These photos kindly supplied by Romana’s husband, Charles, give clear evidence of true carrot madness. Her collection has now over 2036 carrots and is still growing! Romana runs the famous Armistead Cottage in Rhode Island where you can visit and stay in the Carrot Room.

Yes you can collect almost anything with a carrot emblem which the World Carrot Museum calls “Carrotabilia”. Romana’s extensive collection includes:

Toothbrushes, Cars, a Canoe, stampers, cards, seed packets and plant signs, candy, chocolates, dog toys, clocks, a wild bunch watch, neck ties, a pair of slippers, salt ‘n pepper shakers.

Cat nips, wooden people with carrots, napkin rings, teddy costume, light switches, ceramic bowls, tiles, pens, jars, eraser, sequins, trivet, ceramic shoe, pictures on silk and wood, a birdhouse.

A carrot strainer, cookie cutter, sugar creamer, fishing lure, timer, teapot, brushes, tissues, a wheelbarrow, glasses, jewelry, pencil sharpener, soap dispenser, decanter, mugs, forks, knifes, peelers, T-shirt, pillows, stuffed animals.

Mouse mat, Easter lights, aprons, jailbird, handkerchief, plates, basket, underwear!!, papier mache boxes, hand puppet, soap, measuring cup, door handles, peg board, licence plates, carrot treats for guinea pigs, piggy banks, recipe cards.

Candle holders, candles, candle sticks, a carrot patch (from Holtville), Tybo the Carrot man from “Lost in Space”, Carrot highway video, jump rope.

Newport newspaper Article here:

Romana Zawarti has a cacoethes for carrots. Claiming what anyone can tell is the world’s largest collection of carrot paraphernalia, or “carrotobelia” to the trade, she has taken affinity for root vegetables to an entirely new level. She has carrot statues, carrot tableware, and even kids’ carrot Crocs. The walls, ceiling, and yes floors, in what used to be a butler’s pantry, are covered in carrots large and small. What began just over 15 years ago as a simple purchase while Down East has put her atop the carrot collecting world. (Yes, there apparently is one). Describing herself as a purist – she collects carrots and only carrots – Ms. Zawarti’s collection is the gold-standard in carrotology. She doesn’t do bunnies, refuses to mix her veggies and has even served as an arbitrator for a pair of Greek towns gunning to be that country’s carrot capitol. More importantly, her light-hearted nature and ironic self awareness makes a visit to her carrot museum one Newport’s more unexpectedly charming treats. Currently, her collection of carrot paraphernalia tops more than 2,000 individual pieces. We caught up to her at her one of kind B&B, the Armistead Cottage.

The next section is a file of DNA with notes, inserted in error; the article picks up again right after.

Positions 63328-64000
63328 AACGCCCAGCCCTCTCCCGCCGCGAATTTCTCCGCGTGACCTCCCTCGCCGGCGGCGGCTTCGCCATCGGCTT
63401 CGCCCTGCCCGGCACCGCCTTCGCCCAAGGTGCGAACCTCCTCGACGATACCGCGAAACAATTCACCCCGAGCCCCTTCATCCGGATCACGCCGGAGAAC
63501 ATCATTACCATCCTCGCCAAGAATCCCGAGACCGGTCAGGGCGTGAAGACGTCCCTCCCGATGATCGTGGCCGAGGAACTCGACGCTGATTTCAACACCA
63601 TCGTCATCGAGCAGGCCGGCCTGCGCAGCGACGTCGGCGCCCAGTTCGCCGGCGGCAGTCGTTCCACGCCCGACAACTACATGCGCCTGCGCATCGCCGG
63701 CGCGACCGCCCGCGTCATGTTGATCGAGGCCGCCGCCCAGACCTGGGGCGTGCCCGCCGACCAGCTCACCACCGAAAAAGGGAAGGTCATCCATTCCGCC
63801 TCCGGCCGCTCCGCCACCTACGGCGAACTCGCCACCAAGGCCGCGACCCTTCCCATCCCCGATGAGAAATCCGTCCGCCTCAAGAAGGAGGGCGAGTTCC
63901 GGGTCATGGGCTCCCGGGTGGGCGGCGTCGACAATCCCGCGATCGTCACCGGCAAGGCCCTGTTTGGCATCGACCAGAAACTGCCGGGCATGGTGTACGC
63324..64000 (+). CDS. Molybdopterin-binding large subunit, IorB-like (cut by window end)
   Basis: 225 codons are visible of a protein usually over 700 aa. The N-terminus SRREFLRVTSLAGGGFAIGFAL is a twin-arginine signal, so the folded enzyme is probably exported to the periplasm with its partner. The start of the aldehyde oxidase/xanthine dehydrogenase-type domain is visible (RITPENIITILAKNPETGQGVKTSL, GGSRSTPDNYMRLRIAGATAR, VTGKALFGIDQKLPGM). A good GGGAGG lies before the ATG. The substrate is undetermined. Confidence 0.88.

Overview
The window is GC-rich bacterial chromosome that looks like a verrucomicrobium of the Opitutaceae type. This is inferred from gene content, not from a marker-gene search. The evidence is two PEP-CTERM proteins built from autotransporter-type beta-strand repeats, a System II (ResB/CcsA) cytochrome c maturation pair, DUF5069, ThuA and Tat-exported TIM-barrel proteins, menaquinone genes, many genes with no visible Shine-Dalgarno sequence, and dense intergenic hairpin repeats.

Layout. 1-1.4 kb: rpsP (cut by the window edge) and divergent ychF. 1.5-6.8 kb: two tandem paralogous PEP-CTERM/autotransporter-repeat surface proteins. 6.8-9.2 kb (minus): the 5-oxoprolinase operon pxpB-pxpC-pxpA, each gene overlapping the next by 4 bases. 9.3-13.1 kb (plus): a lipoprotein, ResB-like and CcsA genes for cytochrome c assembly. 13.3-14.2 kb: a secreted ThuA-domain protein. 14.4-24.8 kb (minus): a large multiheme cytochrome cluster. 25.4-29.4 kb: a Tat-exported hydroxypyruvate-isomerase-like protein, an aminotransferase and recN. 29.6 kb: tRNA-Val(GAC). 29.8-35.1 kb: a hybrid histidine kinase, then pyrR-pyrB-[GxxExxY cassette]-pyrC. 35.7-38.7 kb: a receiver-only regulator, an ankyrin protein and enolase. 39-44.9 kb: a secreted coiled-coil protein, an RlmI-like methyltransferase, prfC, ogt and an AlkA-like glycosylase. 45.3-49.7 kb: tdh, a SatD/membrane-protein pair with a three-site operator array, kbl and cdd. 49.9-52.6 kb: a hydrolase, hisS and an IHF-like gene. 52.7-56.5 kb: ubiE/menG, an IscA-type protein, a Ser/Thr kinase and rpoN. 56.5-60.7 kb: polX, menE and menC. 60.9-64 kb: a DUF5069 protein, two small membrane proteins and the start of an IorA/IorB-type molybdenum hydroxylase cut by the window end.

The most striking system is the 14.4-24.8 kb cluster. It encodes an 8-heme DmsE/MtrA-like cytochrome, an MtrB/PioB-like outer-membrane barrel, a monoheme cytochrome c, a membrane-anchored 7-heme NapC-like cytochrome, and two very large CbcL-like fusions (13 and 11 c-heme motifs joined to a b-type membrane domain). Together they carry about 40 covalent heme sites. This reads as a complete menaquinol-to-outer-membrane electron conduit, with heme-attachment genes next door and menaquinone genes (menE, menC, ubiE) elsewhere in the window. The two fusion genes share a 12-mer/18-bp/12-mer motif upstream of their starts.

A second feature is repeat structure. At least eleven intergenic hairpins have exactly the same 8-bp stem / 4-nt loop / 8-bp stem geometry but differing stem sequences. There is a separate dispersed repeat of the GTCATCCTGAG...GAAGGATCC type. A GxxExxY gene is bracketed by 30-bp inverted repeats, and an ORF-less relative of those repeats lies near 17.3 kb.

“I bought my first carrot piece in 1993. My husband and I went on a trip to Maine. There were lobsters everywhere – and blueberries. So I bought carrots.”


What is it about collecting these little root vegetables that makes you do it?

How many pieces of “carrotobelia” do you have? I’m up to 2,036. They’re all catalogued by number, date, location purchased or by who gave them to me. (And for the record: Duplicates only count once). How often do you look for new pieces? “I just began picking up one here and one there. By the time I knew it, my kitchen was full of carrots, so I began logging them. When we moved (from New York City), I had somewhere between 600 and 700 carrots. That was 10 years ago.”